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Ac 1:1-11. INTRODUCTION--LAST DAYS OF OUR LORD UPON EARTH--HIS ASCENSION.
1, 2. former treatise--Luke's Gospel.
2. after that he, through the Holy Ghost, had given commandments, &c.--referring to the charge recorded in Mt 28:18-20; Mr 16:15-18; Lu 24:44-49. It is worthy of notice that nowhere else are such communications of the risen Redeemer said to have been given "through the Holy Ghost." In general, this might have been said of all He uttered and all He did in His official character; for it was for this very end that God "gave not the Spirit by measure unto Him" (Joh 3:34). But after His resurrection, as if to signify the new relation in which He now stood to the Church, He signalized His first meeting with the assembled disciples by breathing on them (immediately after dispensing to them His peace) and saying, "Receive ye the Holy Ghost" (Joh 20:22) thus anticipating the donation of the Spirit from His hands (see on Joh 20:21, 22); and on the same principle His parting charges are here said to have been given "through the Holy Ghost," as if to mark that He was now all redolent with the Spirit; that what had been husbanded, during His suffering work, for His own necessary uses, had now been set free, was already overflowing from Himself to His disciples, and needed but His ascension and glorification to flow all forth. (See on Joh 7:39.)
3-5. showed himself alive--As the author is about to tell us that
"the resurrection of the Lord Jesus" was the great burden of
apostolic preaching, so the subject is here filly introduced by an
allusion to the primary evidence on which that great fact rests, the
repeated and undeniable manifestations of Himself in the body to the
assembled disciples, who, instead of being predisposed to believe it,
had to be overpowered by the resistless evidence of their own senses,
and were slow of yielding even to this
4. should not depart from Jerusalem--because the Spirit was to glorify the existing economy, by descending on the disciples at its metropolitan seat, and at the next of its great festivals after the ascension of the Church's Head; in order that "out of Zion might go forth the law, and the word of the Lord from Jerusalem" (Isa 2:3; and compare Lu 24:49).
6-8. wilt thou at this time restore the kingdom to Israel?--Doubtless their carnal views of Messiah's kingdom had by this time been modified, though how far it is impossible to say. But, as they plainly looked for some restoration of the kingdom to Israel, so they are neither rebuked nor contradicted on this point.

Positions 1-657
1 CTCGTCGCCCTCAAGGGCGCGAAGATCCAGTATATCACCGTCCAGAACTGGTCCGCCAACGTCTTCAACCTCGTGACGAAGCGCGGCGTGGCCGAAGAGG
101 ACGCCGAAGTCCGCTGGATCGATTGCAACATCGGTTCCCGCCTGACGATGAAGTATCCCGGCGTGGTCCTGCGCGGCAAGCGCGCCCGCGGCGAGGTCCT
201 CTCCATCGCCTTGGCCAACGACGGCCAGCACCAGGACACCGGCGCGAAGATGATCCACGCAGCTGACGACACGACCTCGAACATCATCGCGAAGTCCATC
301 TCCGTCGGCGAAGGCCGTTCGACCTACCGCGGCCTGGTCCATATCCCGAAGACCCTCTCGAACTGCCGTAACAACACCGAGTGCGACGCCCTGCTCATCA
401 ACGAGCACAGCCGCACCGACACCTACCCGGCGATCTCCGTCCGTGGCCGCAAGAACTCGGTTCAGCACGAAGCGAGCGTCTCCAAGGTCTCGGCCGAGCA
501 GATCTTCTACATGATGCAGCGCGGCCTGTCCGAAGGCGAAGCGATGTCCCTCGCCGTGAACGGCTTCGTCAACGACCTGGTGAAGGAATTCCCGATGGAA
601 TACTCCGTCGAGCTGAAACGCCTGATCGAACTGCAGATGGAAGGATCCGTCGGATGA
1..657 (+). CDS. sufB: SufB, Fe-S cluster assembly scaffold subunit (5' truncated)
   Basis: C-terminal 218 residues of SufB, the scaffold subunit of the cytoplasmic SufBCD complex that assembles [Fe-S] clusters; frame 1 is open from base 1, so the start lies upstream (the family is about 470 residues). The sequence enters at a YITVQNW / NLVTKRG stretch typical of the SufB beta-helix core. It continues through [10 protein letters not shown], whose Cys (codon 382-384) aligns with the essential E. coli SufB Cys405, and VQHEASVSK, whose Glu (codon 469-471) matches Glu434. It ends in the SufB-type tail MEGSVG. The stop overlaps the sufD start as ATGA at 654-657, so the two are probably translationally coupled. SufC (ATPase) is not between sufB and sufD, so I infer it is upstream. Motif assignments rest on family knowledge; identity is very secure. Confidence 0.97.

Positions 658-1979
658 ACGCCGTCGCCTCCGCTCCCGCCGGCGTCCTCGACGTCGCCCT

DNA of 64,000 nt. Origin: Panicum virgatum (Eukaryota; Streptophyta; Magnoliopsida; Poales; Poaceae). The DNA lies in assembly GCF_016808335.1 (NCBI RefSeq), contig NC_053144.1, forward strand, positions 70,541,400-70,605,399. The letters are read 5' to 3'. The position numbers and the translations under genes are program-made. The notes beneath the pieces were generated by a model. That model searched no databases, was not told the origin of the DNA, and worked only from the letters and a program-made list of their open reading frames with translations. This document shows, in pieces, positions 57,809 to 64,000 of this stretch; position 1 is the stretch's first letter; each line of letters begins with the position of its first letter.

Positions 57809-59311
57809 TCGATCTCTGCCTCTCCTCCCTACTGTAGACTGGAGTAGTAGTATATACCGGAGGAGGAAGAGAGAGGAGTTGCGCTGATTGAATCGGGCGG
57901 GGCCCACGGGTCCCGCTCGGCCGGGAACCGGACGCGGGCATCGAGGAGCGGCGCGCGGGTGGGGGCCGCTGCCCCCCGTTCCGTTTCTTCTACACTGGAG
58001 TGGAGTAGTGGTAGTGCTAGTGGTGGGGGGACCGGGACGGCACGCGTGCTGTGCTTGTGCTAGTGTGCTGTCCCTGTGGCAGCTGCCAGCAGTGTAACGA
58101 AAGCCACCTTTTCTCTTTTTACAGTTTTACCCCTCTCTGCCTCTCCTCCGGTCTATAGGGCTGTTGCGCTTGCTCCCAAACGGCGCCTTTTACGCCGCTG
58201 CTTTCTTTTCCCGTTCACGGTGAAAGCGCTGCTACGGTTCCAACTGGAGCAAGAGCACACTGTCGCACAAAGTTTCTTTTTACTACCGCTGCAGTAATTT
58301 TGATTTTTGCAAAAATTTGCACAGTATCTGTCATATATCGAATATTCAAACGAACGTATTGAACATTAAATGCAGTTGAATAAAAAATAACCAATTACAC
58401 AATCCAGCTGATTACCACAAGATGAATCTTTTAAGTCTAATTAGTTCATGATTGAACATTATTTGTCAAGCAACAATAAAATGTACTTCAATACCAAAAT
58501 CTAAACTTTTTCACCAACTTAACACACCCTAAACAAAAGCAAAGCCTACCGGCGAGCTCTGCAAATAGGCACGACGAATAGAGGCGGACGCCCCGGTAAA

8. receive power--See
9-11. while they beheld, he was taken up--See on Lu 24:50-53. Lest it should be thought He had disappeared when they were looking in some other direction, and so was only concluded to have gone up to heaven, it is here expressly said that "while they were looking He was taken up, and a cloud received Him out of their sight." So Elijah, "If thou see me when I am taken from thee" (2Ki 2:10); "And Elisha saw it" (Ac 1:12). (See on Lu 9:32.)
10. while they looked steadfastly toward heaven--following Him with
their eager eyes, in rapt amazement. Not, however, as a mere fact is
this recorded, but as a part of that resistless evidence of their senses
on which their whole subsequent testimony was to be borne.
11. Ye men of Galilee, why stand ye gazing up into heaven, &c.--"as if your now glorified Head were gone from you never to return: He is coming again; not another, but 'this same Jesus'; and 'as ye have seen Him go, in the like manner shall He come'--as personally, as visibly, as gloriously; and let the joyful expectation of this coming swallow up the sorrow of that departure."
Ac 1:12-26. RETURN OF THE ELEVEN TO JERUSALEM--PROCEEDINGS IN THE UPPER ROOM TILL PENTECOST.
12-14. a sabbath day's journey--about two thousand cubits.
13. went up into an upper room--perhaps the same "large upper room"
where with their Lord they had celebrated the last Passover and the
14. continued with one accord--knit by a bond stronger than death.
15-26. in those days--of expectant prayer, and probably towards the
close of them, when the nature of their future work began more clearly
to dawn upon them, and the Holy Ghost, already "breathed" on the Eleven
was stirring in Peter, who was to be the leading spirit of the infant
20. his bishopric--or "charge." The words are a combination of Ps 69:25 and Ps 109:8; in which the apostle discerns a greater than David, and a worse than Ahithophel and his fellow conspirators against David.
22. Beginning from the baptism of John--by whom our Lord was not only
Himself baptized, but first officially announced and introduced to his
24. prayed and said, Thou, Lord, &c.--"The word 'Lord,' placed
absolutely, denotes in the New Testament almost universally THE SON; and
the words, 'Show whom Thou hast chosen,' are decisive. The apostles are
just Christ's messengers: It is He that sends them, and of Him they bear
witness. Here, therefore, we have the first example of a prayer offered
to the exalted Redeemer; furnishing indirectly the strongest proof of
His divinity" [OLSHAUSEN].
25. that he might go to his own place--A euphemistic or softened expression of the awful future of the traitor, implying not only destined habitation but congenial element.